And did you notice how the tapered side skirts and vents in the rear fenders are positioned to use the airflow to pull cool air onto the rear tyres, and extract smoke out the back? Or how the front bumper ducts are angled outwards towards the back of the front wheels to provide tyre and brake cooling? By retaining control over the complete design, HGK have created a kit that’s as much about function as it is form.
Rather than take the easy route and cut a hole in the bonnet for the engine’s huge inlet manifold, the E92’s Kevlar hood was engorged with the mother of all bulges. It juts up enough to be a visual cue to Kristaps of the monster V8 block within, should the accelerator pedal not be reminder enough.
Airflow is a key consideration at the back of the car, too. Here, the split rear screen drops away at both sides, diverting air through the rear of the car and, in turn, the rear-mounted twin-core, dual-pass radiator and cooling system, before it exits out two large holes in the boot lid.
This process is helped along by two huge electric fans mounted in a custom carbon panel. Also visible from here are the Nitron remote reservoirs and access to the Fuel Safe racing fuel cell.
A cheeky upskirt shot reveals the 10-gallon cell in its majority, secured in place with a bespoke cage, tied into the car’s chassis complete with rear jacking point. Again, from the back you can make the two smaller Kevlar panels that conceal the rear bumper brackets.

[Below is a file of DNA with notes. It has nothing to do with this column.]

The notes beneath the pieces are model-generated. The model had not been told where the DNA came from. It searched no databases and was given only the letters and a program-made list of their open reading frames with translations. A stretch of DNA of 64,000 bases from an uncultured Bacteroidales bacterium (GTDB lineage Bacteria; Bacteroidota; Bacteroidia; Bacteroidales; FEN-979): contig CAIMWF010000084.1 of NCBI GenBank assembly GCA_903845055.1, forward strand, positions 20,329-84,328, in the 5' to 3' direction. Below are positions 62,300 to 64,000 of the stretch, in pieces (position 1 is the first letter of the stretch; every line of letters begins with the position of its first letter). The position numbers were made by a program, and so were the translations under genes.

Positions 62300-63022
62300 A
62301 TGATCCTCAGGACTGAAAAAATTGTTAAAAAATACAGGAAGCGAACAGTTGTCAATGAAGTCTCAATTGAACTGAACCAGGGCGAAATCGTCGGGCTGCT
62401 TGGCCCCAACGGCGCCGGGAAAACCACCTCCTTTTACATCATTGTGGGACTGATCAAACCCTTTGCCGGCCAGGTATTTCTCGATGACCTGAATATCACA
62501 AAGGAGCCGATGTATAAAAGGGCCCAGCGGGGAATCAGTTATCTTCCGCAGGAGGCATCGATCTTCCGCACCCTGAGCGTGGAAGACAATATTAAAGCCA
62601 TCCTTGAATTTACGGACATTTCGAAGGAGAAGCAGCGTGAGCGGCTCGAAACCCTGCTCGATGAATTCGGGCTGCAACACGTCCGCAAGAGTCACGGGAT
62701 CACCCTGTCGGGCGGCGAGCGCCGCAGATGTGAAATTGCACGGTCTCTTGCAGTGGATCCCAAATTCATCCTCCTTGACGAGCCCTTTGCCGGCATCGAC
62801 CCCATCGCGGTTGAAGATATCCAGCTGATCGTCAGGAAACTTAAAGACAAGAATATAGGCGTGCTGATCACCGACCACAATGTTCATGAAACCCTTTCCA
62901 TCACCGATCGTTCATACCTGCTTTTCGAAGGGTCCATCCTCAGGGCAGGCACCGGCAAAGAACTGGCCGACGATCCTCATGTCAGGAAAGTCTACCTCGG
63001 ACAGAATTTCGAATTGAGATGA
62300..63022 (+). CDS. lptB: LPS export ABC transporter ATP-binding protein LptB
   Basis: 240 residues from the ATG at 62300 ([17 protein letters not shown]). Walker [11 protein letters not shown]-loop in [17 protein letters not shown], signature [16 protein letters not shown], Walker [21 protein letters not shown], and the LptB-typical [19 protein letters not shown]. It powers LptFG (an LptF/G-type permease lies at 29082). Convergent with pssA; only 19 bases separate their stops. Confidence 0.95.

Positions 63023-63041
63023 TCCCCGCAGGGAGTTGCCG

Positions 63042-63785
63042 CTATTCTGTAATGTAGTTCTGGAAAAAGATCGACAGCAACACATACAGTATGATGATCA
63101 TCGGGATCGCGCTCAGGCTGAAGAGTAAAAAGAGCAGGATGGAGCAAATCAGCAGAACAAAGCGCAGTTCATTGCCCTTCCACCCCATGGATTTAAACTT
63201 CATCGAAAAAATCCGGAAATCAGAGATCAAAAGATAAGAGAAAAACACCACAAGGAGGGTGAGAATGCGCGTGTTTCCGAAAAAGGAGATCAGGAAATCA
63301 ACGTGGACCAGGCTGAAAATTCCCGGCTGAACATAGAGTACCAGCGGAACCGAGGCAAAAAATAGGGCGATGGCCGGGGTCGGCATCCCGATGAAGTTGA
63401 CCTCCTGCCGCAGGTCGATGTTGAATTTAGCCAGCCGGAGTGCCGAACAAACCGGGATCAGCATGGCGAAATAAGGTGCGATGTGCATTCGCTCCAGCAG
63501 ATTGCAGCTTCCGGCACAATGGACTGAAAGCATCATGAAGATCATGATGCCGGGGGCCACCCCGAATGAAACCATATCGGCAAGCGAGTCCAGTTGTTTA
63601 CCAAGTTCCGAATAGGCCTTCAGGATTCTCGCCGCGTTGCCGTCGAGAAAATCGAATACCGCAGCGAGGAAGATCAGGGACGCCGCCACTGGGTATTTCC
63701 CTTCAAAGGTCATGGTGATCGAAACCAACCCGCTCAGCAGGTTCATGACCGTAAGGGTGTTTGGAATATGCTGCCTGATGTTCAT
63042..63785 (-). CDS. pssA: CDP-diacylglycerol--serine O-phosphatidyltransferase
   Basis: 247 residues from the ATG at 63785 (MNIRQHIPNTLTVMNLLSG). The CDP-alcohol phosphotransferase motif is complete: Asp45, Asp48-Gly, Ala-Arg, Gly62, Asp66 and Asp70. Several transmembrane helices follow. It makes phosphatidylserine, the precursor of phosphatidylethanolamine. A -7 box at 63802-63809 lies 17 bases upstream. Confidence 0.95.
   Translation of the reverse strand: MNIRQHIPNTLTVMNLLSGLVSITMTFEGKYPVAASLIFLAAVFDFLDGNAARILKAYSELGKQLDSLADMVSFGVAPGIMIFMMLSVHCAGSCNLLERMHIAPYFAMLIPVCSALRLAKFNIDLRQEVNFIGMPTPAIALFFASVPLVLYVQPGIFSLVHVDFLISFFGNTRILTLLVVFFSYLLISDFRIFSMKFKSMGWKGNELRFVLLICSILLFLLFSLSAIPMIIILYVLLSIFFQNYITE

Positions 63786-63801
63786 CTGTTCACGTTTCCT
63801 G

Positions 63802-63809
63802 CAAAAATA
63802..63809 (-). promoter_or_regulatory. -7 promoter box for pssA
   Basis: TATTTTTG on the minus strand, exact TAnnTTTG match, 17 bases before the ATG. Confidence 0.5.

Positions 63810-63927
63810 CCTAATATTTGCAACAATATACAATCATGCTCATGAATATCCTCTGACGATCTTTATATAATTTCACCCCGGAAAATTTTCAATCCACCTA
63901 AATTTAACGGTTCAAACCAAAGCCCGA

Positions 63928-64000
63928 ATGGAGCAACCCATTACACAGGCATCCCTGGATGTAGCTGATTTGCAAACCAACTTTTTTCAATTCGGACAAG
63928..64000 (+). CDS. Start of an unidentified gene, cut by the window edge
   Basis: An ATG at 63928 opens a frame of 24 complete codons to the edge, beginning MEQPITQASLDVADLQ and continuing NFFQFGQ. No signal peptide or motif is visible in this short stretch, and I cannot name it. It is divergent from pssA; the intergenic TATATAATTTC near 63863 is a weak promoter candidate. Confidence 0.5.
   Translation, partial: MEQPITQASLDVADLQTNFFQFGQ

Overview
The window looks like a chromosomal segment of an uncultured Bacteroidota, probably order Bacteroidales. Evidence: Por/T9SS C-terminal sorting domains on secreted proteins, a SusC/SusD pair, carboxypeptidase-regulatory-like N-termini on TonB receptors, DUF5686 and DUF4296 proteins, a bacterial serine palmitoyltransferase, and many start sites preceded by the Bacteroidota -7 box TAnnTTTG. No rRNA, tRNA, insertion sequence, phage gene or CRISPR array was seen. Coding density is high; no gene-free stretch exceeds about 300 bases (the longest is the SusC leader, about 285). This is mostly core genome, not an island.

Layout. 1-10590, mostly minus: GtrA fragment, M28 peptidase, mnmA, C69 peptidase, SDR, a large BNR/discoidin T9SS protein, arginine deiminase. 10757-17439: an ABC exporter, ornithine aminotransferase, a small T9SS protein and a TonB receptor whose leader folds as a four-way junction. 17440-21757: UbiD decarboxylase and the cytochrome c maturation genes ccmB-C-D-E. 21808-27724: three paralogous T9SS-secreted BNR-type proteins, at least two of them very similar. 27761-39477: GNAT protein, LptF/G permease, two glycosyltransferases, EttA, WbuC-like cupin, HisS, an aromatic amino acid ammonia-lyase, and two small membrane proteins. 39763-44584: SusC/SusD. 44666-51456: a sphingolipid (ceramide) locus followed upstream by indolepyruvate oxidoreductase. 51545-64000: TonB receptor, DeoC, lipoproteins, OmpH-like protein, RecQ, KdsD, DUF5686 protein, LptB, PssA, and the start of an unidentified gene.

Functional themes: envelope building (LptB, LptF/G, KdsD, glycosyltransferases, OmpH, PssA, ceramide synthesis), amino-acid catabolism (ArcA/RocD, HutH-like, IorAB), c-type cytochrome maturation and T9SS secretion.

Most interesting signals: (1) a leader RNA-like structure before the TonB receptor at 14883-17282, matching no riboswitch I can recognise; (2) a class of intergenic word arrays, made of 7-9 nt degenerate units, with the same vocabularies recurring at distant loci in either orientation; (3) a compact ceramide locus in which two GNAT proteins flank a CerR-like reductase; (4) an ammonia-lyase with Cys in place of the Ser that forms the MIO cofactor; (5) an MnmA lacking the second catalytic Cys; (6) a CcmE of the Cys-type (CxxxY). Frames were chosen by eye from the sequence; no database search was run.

Of course, the other main reason for mounting the cooling and fuelling system so far back in the car is to load up the rear axle with as much weight distribution as possible. Moving weight over the rear wheels means more mechanical grip, and therefore more traction.
Kristaps tells me that the balance is 49% front and 51% rear on the Eurofighter, very similar to how the stock E92 would sit, albeit around 600kg (1,322lb) lighter. That’s a diet of around 34%! The final magic number is an incredible 1,150kg (1,535lb).
Famed for its balance of both light weight and strength, the pure carbon-Kevlar weave that covers 90% of the BMW’s visible chassis is unbelievably thin. So thin, in fact, that light effortlessly leaks through the composite material. A perfect demonstration of the composite’s svelte nature is when you catch HGK’s creation in full attack mode; the air pushing against the side of the car physically pushes the door skins inwards across the whole panel. As Kristaps transitions or straights out, the panels pop back out to their original positions. It’s quite strange, but at the same time amusing to watch.Impressive Underpinnings
A serious chassis like this needs some serious footwork, and should you to get the chance to peer under the Eurofighter, you won’t be disappointed.